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Refresher course can put nurses back to work quickly, even years later

Construction and auto workers would have a hard time pulling this off. So would many people who worked in finance or real estate. • They couldn't leave their profession, and then years later return to work at the same level. Not in today's economy. • But nurses can go home again. And they're heading back to the floor in growing numbers. Sometimes more than a decade after they left.

Even if they haven't been in a hospital in years, registered nurses in Florida who don't let their licenses expire can take a refresher course that is offered online and lasts as little as six weeks. The cost is $795, not including textbooks.

And if they qualify, some can get the course paid for and have a job waiting for them in return for a year's service at an area hospital.

For nurses who let their license lapse, the process can be more complicated. But either way, hospital staffing officials say nurses are returning to work, and for many of the same reasons they did in the past. For many, they finished raising their family, got bored with retirement, or missed the challenge of nursing.

But there are two new factors to add to the mix — the downturn in the economy coupled with an ongoing shortage of nurses. The economy may soon right itself, but the shortage of nurses may be around for years. According to the federal government's Health Resources and Service Administration, the average age of registered nurses will reach 44.5 in 2012. And the Florida Center for Nursing projects a statewide shortage of more than 52,000 nurses by 2020.

Going back isn't always easy. The nursing profession has made some drastic changes in the past decade; procedures and equipment are more complex, and medications are different.

For decades, St. Petersburg College has been offering a refresher course — RN Return to Work — as part of its continuing education program. Enrollment in the course varies from year to year, said Denise Kerwin, a program director at the school. "But there are more people coming back now for economic reasons,'' she said. "For most nurses, it's a lifelong passion. And there are so many opportunities now.''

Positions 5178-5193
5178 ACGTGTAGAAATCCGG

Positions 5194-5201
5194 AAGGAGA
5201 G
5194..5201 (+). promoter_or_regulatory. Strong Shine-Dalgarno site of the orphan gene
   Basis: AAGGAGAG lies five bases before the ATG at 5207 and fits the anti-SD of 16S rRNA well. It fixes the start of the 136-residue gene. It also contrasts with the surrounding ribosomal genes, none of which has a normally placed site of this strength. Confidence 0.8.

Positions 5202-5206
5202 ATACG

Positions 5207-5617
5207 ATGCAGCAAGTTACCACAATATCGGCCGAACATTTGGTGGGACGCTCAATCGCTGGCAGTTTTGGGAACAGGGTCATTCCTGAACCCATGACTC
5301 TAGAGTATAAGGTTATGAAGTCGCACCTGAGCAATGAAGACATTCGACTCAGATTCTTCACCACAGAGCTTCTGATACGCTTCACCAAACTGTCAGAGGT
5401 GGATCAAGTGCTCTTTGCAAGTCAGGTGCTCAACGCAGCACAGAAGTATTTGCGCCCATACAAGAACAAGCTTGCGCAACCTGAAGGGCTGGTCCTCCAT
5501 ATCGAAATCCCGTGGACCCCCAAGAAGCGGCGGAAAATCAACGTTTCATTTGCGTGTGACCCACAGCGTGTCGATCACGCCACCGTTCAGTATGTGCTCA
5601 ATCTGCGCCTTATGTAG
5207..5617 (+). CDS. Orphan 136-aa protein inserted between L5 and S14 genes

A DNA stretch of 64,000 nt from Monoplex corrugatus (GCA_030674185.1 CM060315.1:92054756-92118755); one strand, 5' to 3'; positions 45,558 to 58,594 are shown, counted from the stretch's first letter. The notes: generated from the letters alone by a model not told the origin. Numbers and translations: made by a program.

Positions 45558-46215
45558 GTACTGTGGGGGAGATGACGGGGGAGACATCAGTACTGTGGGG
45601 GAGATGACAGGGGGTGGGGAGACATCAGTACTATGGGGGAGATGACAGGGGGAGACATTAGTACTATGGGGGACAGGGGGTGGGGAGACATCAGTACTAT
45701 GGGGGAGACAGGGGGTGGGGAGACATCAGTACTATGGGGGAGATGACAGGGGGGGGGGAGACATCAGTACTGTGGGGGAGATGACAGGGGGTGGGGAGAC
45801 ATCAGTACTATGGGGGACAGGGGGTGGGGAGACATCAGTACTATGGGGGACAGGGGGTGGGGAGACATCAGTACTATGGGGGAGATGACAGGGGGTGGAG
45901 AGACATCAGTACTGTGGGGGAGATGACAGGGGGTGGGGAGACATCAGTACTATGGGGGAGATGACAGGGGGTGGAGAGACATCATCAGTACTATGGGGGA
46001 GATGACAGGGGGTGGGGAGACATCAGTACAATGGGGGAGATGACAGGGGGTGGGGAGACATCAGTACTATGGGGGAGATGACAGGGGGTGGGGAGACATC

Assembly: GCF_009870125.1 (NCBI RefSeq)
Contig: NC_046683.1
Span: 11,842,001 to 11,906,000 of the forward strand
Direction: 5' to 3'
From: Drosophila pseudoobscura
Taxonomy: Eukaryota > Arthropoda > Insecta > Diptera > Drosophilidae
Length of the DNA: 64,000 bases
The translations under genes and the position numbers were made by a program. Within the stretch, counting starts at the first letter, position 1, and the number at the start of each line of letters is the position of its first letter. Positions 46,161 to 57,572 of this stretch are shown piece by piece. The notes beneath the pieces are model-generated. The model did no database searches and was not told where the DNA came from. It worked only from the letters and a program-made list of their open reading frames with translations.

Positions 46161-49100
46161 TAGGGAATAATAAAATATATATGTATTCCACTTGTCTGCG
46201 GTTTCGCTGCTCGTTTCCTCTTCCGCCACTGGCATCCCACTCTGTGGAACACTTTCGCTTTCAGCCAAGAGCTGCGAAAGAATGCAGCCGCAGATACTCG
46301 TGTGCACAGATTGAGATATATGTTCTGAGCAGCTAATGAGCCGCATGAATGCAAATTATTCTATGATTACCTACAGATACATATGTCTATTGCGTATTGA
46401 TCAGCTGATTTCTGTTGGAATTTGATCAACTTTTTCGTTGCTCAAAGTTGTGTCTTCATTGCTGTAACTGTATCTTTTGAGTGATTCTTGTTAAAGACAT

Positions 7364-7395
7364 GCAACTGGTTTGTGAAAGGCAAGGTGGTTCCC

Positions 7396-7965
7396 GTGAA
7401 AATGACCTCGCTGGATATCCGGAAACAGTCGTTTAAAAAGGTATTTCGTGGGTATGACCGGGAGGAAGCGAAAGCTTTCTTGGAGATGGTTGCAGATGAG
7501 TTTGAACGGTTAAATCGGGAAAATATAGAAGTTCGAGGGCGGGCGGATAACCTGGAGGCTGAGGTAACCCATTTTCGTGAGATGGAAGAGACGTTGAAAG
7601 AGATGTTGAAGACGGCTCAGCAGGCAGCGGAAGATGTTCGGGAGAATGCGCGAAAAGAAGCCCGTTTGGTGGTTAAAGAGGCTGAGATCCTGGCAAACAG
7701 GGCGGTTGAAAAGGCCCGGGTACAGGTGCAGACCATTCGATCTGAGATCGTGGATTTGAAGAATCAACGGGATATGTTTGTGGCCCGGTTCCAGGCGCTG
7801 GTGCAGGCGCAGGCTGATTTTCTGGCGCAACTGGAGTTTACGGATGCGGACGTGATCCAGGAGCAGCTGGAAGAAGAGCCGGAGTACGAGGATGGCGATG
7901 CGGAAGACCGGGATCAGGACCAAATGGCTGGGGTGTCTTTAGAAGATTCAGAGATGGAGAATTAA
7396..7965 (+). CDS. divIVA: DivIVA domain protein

To help lure nurses back to work, HCA, the nation's largest hospital chain, which operates 16 hospitals in its West Florida division, is offering selected nurses $2,000 to take the SPC refresher course. The nurse must then commit to a year at an HCA hospital. The incentive is already in place at Blake Medical Center in Bradenton, with plans to offer it soon in Hillsborough, Pinellas, Pasco and Hernando counties.

"The college supplies the education and we supply the job,'' said HCA recruiter Patty Ehrenfeld. "But it's very selective.''

Ehrenfeld said she has hired six RN's who had returned to nursing after being away anywhere from four to 18 years.

"The change in technology is usually the biggest hurdle,'' she said. "But the nurses are usually extremely motivated and want to return.

"These nurses,'' she added, "have always been out there.''

Refresher course can put nurses back to work quickly, even years later 05/09/09 [Last modified: Saturday, May 9, 2009 4:31am]
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